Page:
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WEIGHT LOSING: An activity in which the transportation cost of the inputs is greater than the transportation cost of the output. Using the term weight to mean transportation cost, an activity is said to lose weight if the cost of getting the inputs to the factory is greater than the cost of moving the output to the market. A weight-losing activity has a greater attraction to, and tends to locate near, the source for the inputs.

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VARIABLE INPUT: An input whose quantity can be changed in the time period under consideration. This should be immediately compared and contrasted with fixed input. The most common example of a variable input is labor. A variable input provides the extra inputs that a firm needs to expand short-run production. In contrast, a fixed input, like capital, provides the capacity constraint in production. As larger quantities of a variable input, like labor, are added to a fixed input like capital, the variable input becomes less productive. This is, by the way, the law of diminishing marginal returns.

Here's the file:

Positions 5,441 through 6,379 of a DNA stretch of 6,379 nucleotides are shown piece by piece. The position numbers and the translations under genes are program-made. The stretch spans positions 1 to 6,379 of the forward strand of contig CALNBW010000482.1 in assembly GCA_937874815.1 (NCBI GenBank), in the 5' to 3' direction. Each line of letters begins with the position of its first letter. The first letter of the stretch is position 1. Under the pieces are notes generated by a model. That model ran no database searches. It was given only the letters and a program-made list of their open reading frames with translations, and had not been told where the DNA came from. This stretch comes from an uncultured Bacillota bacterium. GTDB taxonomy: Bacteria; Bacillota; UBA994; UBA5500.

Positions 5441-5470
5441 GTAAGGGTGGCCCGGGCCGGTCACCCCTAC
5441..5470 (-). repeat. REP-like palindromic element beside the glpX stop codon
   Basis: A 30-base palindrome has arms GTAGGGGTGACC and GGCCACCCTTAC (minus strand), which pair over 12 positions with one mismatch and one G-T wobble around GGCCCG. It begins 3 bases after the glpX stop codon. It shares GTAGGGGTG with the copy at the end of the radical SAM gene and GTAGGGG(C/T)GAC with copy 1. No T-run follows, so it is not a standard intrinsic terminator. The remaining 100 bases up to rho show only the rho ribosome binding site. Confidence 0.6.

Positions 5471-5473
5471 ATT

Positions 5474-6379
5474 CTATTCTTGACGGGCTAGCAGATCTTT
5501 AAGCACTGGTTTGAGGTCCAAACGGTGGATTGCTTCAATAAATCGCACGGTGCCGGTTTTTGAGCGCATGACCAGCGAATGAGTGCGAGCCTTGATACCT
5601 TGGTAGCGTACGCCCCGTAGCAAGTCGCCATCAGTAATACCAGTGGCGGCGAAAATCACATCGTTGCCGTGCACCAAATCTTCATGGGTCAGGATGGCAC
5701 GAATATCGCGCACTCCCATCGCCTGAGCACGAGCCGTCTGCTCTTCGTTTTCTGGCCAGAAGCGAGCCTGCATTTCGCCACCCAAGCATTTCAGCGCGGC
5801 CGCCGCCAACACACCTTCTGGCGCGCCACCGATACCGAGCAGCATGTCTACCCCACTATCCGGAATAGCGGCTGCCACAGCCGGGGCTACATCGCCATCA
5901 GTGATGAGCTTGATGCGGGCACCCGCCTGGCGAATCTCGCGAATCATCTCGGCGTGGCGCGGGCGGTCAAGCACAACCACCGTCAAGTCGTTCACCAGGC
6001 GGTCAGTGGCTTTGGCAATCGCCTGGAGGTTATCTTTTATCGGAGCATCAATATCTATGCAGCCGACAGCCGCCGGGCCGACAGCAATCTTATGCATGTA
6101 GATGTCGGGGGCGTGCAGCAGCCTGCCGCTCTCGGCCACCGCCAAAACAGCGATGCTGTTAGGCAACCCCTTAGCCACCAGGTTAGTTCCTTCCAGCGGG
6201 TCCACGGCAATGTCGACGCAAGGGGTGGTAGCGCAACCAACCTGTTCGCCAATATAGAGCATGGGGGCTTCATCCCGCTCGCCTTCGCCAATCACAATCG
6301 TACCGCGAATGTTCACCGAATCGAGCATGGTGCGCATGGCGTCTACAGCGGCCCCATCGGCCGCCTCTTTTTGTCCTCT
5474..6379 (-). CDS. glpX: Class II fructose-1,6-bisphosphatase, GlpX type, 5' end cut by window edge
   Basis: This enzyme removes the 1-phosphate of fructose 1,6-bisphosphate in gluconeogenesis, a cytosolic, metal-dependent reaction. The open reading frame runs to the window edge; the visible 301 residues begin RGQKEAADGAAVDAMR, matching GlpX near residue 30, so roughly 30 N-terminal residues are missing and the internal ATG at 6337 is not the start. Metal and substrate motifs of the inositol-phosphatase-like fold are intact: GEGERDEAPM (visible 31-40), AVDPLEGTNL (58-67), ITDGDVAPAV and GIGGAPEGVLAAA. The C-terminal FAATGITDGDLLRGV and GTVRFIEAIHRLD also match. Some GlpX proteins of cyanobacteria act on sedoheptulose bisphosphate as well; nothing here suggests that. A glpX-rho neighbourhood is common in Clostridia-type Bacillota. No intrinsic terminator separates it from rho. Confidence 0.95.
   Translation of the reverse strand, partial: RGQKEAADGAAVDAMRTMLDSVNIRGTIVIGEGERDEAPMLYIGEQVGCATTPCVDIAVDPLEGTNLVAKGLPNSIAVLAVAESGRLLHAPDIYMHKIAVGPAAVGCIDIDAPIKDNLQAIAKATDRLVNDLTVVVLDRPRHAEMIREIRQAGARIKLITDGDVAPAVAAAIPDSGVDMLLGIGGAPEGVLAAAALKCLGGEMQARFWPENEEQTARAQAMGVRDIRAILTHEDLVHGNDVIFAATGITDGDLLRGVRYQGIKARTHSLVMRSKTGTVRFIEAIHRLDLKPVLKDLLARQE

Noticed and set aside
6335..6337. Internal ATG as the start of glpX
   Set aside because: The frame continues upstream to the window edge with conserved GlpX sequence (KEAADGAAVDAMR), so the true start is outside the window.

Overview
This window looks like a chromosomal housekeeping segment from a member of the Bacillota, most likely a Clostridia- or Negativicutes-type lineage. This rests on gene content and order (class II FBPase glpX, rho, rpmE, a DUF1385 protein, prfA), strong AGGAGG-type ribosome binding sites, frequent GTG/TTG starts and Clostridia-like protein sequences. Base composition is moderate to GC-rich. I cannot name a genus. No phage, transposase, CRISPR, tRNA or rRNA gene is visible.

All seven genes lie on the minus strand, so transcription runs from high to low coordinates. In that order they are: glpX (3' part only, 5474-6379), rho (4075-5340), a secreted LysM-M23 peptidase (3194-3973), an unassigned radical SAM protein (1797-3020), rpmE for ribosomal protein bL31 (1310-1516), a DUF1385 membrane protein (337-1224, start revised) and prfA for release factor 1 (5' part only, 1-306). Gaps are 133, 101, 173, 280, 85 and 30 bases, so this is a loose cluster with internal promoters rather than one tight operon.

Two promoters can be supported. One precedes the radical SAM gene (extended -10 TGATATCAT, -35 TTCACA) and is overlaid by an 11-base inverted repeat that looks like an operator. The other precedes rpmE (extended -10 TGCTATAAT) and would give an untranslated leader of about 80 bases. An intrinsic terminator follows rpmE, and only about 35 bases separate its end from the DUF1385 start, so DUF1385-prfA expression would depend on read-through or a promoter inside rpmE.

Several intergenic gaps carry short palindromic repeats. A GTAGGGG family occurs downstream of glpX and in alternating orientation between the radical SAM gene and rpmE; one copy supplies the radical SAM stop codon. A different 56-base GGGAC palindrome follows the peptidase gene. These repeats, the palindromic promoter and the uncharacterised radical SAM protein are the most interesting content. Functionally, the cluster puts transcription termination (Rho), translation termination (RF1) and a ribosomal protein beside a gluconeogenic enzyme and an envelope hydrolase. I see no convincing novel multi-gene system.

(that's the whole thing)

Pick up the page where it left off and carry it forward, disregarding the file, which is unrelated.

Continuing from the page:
See also | input | output | fixed input | short-run production | law of diminishing marginal returns |


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VARIABLE INPUT, AmosWEB GLOSS*arama, http://www.AmosWEB.com, AmosWEB LLC, 2000-2022. [Accessed: May 28, 2022].


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MONOPOLISTIC COMPETITION, LONG-RUN ADJUSTMENT

A monopolistically competitive industry undertakes a two-part adjustment to equilibrium in the long run. One is the adjustment of each monopolistically competitive firm to the appropriate factory size that maximizes long-run profit. The other is the entry of firms into the industry or exit of firms out of the industry, to eliminate economic profit or economic loss. The end result of this long-run adjustment is two equilibrium conditions--one for profit maximization, the other for zero economic profit.

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